News / Europe

    Israel Fails to Move Russia on Iran Nuclear Talks

    Russian President Vladimir Putin (R) and Israel's Prime Minister Benjamin Netanyahu take part in a joint news conference in Moscow, Nov. 20, 2013.
    Russian President Vladimir Putin (R) and Israel's Prime Minister Benjamin Netanyahu take part in a joint news conference in Moscow, Nov. 20, 2013.
    James Brooke
    Israeli Prime Minister Benjamin Netanyahu left Moscow on Thursday after failing in a last minute attempt to move Russian President Vladimir Putin away from backing a Iranian nuclear deal taking shape in Geneva.
     
    After four hours of talks in Moscow, Russia’s leader told reporters, “We, in Russia, have an optimistic view on the Iranian nuclear problem."
     
    The Israeli leader faced an uphill battle in Moscow.
     
    Russia is a northern neighbor of Iran and is known for sitting on the fence about Iran’s nuclear program.
     
    On Monday, Putin talked by telephone with Iranian President Hassan Rouhani.  Afterwards, a Kremlin statement said: “Putin stressed that there is now a real chance to find a solution to this long-standing problem.”
     
    Israel supports tighter economic sanctions and total dismantlement of Iran’s nuclear program.  In Moscow, Netanyahu tried flattery, publicly praising Putin for brokering a chemical weapons disarmament deal for Syria. He argued that Russia should now try to negotiate a similar nuclear disarmament deal for Iran.
     
    “In the case of Syria, Russia and other powers quite justifiably insisted on full the disarmament of Syria,"  he said at the news conference. At the Geneva talks, the United States, Russia, China, France, Britain and Germany appear to be shaping a deal that would allow Iran to keep low level uranium enrichment capacity, under international controls.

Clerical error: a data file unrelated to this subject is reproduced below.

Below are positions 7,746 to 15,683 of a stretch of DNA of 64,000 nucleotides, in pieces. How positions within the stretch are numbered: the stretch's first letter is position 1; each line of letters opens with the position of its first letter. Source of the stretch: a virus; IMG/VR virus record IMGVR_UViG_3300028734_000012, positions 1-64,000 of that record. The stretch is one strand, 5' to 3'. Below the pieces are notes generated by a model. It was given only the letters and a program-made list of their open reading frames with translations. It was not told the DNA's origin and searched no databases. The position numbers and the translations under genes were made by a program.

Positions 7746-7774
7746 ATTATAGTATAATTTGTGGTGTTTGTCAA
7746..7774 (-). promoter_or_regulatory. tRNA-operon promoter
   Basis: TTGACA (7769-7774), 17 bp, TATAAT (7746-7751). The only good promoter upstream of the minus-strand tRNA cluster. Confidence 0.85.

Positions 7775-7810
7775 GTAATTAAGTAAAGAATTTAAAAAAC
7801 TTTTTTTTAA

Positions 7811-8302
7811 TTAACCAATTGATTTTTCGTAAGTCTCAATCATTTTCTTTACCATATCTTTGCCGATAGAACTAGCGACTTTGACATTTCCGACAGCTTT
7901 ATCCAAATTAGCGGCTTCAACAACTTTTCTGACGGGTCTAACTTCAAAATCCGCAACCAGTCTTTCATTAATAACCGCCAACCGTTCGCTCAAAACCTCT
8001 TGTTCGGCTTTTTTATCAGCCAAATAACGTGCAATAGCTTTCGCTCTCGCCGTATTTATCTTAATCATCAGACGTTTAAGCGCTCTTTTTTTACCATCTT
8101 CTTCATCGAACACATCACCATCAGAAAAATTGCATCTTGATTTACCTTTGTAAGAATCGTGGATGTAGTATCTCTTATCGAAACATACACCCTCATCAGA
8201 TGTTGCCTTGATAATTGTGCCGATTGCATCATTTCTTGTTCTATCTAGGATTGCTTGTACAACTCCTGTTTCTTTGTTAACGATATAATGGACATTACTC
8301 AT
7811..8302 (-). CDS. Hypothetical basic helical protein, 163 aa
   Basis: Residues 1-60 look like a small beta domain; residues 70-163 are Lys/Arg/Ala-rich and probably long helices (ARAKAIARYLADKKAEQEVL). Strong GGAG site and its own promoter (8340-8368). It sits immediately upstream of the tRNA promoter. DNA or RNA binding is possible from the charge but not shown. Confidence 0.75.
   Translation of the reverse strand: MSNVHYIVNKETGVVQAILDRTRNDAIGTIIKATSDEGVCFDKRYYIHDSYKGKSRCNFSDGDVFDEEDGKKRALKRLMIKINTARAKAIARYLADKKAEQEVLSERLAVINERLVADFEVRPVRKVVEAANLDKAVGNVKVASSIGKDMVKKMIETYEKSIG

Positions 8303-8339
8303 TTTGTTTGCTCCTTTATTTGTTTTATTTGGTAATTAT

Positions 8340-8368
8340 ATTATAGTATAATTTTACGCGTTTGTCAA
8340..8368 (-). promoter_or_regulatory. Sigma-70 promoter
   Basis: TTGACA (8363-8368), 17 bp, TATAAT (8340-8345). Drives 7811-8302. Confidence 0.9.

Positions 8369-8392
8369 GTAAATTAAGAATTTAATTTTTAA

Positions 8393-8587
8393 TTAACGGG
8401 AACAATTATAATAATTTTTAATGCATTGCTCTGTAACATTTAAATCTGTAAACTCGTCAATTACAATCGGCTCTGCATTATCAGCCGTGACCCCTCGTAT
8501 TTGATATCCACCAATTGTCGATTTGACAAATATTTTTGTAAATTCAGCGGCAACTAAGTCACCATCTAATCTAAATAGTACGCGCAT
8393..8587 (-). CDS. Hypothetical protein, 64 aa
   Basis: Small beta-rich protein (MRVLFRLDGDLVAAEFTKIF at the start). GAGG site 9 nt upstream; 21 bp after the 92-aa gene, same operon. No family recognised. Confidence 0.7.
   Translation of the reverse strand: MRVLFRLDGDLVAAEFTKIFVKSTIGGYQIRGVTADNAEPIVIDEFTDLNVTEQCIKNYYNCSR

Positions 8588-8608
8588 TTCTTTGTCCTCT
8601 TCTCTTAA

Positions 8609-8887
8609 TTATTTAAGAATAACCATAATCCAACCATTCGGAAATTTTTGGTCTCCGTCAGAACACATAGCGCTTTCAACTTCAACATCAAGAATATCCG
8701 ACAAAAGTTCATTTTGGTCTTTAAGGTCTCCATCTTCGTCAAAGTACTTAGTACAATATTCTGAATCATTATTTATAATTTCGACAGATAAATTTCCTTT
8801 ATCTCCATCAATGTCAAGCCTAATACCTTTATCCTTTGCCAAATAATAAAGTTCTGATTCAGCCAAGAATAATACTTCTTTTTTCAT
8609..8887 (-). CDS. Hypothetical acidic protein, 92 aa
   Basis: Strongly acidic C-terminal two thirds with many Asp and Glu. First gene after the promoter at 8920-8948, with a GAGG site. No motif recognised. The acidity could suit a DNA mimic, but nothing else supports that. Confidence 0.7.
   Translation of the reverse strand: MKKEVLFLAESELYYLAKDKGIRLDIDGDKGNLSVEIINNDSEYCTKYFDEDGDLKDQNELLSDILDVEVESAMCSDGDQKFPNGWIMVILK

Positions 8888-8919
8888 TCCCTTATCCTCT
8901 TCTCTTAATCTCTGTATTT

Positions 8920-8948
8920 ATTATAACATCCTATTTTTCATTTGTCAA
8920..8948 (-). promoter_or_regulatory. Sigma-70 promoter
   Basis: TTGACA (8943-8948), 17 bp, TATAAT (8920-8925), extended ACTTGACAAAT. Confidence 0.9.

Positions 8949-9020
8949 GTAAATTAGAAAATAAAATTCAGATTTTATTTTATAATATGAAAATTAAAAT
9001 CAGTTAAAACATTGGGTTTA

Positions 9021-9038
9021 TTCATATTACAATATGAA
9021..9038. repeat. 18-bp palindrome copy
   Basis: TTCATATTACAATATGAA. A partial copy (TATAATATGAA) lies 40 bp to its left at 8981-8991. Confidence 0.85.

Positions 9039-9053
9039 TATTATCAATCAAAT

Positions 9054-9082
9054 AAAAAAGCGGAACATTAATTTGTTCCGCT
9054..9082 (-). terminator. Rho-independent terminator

While the Kremlin says it does not want Iran to get a nuclear bomb, Russia does not share Israel’s insecurity over the issue. Russia has 8,500 nuclear warheads.  Some Russians say they do not feel threatened if Iran has one or two nuclear bombs.
     
    George Mirsky, a Mideast expert at Russia’s Academy of Sciences, recalls hearing a Russian diplomat talk a few months ago at a Foreign Ministry conference here in Moscow.
     
    “One of the officials said, quite outright, that it is better to have a nuclear Iran, than a pro-American Iran,” Mirsky recalled. “Can you imagine this?  Better a nuclear Iran for Russia, than a pro-American Iran.  Because, after all, Russia can never be afraid of Iranian nuclear weapons.”
     
    But Russia does fear the nonconventional weapons that Iran could use.
     
    Iran shares a Caspian Sea coastline with Dagestan, an overwhelmingly Muslim Russian republic, where anti-government bombings and shootings occur daily. Dagestan is the gateway to Russia’s Caucasus, a mountainous region where Russia has waged two all out wars against secessionists in the two decades since the Soviet Union collapsed.
     
    Mirsky said, “Iran has some means to make life very miserable for Russia in the Caucasus, but Iran was very loyal and never did a single thing to damage Russian interests in the Caucasus.  And it is appreciated in Moscow”
     
    Tehran also appreciates that Moscow, decades ago, stopped supporting secessionist Azeri and Kurdish groups in Northern Iran.
     
    In the Shiite-Sunni split in the Muslim world, Iran and Moscow share a common opposition to armed Sunni groups, whether in the Russian Caucasus or in Shiite-controlled Syria, an Iranian ally.
     
    For Russia, there have also been economic benefits to the status quo of economic sanctions on Iran.  Sanctions keep Iranian oil and gas off world markets, boosting prices of Russia’s primary exports. Sanctions prevent the landlocked, energy rich nations of the Caspian from using Iranian pipelines to export their oil and gas to the outside world.